According to some psychologists, most people lean toward being either rule-followers or rule-breakers. I tend to lean toward rule-breaker. Until recently in my new role, where I am supposed to be a rule enforcer; mostly. I suppose I became a rule-breaker in rebellion to my father who was a rule-follower (no matter what). In order to accomplish things, I tend question, look for other ways, try new ways or bend the rules.
Some of you may identify with me, while others might be offended at the idea of not following every rule. Trust me, I get it. Some have a high responsibility gene embedded inside; they are “play it by the book” people. It’s a good thing to have them around to keep our world from being more chaotic than it is!
Interestingly enough, Jesus is both a rule follower and a rule breaker. Sometimes breaking or bending a rule: “On a certain Sabbath Jesus was walking through a field of ripe grain. His disciples were pulling off heads of grain, rubbing them in their hands to get rid of the chaff, and eating them. Some Pharisees said, “Why are you doing that, breaking a Sabbath rule?” Luke 6:1-2
Other times, Jesus upholds or fulfills a rule: “They brought the coin, and he asked them, “Whose image is this? And whose inscription?” “Caesar’s,” they replied. Then Jesus said to them, “Give back to Caesar what is Caesar’s and to God what is God’s.” Mark 12:16-17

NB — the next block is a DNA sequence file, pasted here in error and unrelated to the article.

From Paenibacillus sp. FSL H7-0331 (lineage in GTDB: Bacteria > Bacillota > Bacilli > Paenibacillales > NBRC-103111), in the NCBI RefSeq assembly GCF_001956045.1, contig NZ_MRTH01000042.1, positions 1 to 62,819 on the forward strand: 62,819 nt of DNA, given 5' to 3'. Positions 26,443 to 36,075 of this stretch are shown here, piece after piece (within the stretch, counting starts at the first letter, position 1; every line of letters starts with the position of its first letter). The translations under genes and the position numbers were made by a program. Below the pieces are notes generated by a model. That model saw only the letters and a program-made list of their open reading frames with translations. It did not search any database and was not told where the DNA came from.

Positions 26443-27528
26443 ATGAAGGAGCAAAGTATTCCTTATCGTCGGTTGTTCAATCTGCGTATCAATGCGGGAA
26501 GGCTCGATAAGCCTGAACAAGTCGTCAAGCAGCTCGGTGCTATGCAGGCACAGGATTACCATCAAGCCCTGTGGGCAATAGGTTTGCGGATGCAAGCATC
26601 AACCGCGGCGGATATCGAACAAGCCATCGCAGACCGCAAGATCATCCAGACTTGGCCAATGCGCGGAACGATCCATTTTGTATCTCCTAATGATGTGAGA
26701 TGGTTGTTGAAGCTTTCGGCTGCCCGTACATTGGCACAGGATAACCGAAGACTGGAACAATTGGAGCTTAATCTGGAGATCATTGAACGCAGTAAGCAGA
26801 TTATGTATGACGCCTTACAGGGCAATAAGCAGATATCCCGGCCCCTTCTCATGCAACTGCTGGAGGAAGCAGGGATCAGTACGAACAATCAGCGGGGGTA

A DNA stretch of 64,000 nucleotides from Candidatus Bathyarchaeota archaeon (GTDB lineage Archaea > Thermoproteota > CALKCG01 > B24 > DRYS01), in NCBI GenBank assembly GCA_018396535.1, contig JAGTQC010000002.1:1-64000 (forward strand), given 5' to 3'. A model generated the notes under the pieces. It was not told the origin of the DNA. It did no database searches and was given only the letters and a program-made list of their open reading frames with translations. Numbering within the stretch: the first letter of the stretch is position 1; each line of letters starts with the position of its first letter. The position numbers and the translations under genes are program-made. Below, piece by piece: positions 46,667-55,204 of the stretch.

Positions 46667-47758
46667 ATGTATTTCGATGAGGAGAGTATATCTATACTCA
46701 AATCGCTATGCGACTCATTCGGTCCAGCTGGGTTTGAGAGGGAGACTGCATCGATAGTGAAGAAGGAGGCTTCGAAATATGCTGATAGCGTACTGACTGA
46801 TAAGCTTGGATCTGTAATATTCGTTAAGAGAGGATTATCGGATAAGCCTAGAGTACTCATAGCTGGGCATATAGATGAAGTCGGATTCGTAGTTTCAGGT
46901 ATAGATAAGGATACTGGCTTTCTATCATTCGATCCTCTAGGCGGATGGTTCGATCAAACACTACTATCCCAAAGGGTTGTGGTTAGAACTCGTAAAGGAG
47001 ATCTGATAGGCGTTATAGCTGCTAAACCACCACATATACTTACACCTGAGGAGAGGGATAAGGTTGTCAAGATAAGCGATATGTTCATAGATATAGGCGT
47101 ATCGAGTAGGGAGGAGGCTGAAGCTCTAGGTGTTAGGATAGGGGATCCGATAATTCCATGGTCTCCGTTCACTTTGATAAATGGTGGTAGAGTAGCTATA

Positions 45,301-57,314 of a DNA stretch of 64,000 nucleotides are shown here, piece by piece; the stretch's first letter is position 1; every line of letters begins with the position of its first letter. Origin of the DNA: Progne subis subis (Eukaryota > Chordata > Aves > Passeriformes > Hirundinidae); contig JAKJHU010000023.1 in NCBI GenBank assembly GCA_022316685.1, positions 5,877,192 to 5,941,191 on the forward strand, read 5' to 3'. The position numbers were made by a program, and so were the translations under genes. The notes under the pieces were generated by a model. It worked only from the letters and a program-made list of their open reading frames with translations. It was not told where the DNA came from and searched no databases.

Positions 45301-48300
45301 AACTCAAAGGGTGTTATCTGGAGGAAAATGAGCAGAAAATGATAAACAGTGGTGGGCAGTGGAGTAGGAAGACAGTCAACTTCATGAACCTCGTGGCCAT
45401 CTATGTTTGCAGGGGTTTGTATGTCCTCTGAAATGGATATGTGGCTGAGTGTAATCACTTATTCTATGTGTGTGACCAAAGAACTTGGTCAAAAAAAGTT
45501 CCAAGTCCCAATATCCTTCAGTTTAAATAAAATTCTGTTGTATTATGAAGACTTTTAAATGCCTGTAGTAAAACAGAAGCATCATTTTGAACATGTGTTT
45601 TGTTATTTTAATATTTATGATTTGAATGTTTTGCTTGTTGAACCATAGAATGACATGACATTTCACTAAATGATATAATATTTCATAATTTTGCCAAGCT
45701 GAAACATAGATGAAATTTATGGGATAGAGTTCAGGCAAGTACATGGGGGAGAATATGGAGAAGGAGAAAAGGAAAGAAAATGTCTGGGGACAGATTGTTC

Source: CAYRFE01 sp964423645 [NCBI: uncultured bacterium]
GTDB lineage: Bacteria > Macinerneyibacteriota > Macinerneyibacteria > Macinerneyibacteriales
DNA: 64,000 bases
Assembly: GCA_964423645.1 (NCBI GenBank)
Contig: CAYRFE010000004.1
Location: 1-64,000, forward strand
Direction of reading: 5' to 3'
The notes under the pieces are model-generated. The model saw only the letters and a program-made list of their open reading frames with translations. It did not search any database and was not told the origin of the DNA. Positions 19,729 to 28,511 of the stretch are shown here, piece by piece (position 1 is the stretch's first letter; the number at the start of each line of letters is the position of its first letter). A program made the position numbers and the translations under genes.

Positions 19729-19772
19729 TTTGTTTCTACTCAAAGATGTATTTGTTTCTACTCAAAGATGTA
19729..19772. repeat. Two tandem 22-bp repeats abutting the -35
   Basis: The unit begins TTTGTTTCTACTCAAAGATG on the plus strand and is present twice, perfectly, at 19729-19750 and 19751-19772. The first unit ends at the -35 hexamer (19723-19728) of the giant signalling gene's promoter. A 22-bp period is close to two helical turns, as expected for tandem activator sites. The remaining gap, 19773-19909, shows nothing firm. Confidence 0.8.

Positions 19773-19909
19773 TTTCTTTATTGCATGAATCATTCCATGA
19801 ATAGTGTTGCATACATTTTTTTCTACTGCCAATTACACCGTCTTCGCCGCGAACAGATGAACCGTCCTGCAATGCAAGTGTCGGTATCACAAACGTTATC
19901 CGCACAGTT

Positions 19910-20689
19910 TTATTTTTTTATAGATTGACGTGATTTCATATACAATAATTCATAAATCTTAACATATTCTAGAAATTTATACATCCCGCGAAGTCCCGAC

Jesus was both a rule-breaker and a rule-follower. But mostly, Jesus focuses on the internal things of the heart. He doesn’t list a bunch of rules; Jesus goes beyond our outward actions and asks what is in our hearts. Jesus is both law and grace. Jesus is both heart and heads. Jesus is both mind and spirit. Jesus is the great “both” and “and”! Jesus’ religious rule breaking led him to the cross. His attending to the heart of God raised him in resurrection for the sake of the world.
In this season of Lent we are called to examine our lives; to ask for forgiveness, repent and believe. Yet, remember it goes deeper than rule following or rule breaking. It goes to our hearts! It goes to the heart of God which leads with grace.
In the book of Acts the Apostle (15:10) Paul asks, “So why are you now trying to out-god God, loading these new believers down with rules that crushed our ancestors and crushed us, too? Don’t we believe that we are saved because the Master Jesus amazingly and out of sheer generosity moved to save us just as he did those from beyond our nation?
We are saved by faith in God’s grace! That’s the heart of the matter! Paul finishes by saying “So what are we arguing about?” There was dead silence. No one said a word. With the room quiet, Barnabas and Paul reported matter-of-factly on the miracles and wonders God had done among the other nations through their ministry. The silence deepened; you could hear a pin drop.
May we experience the heart of God’s grace this Easter and post-Easter so we too experience the miracles and wonders of God.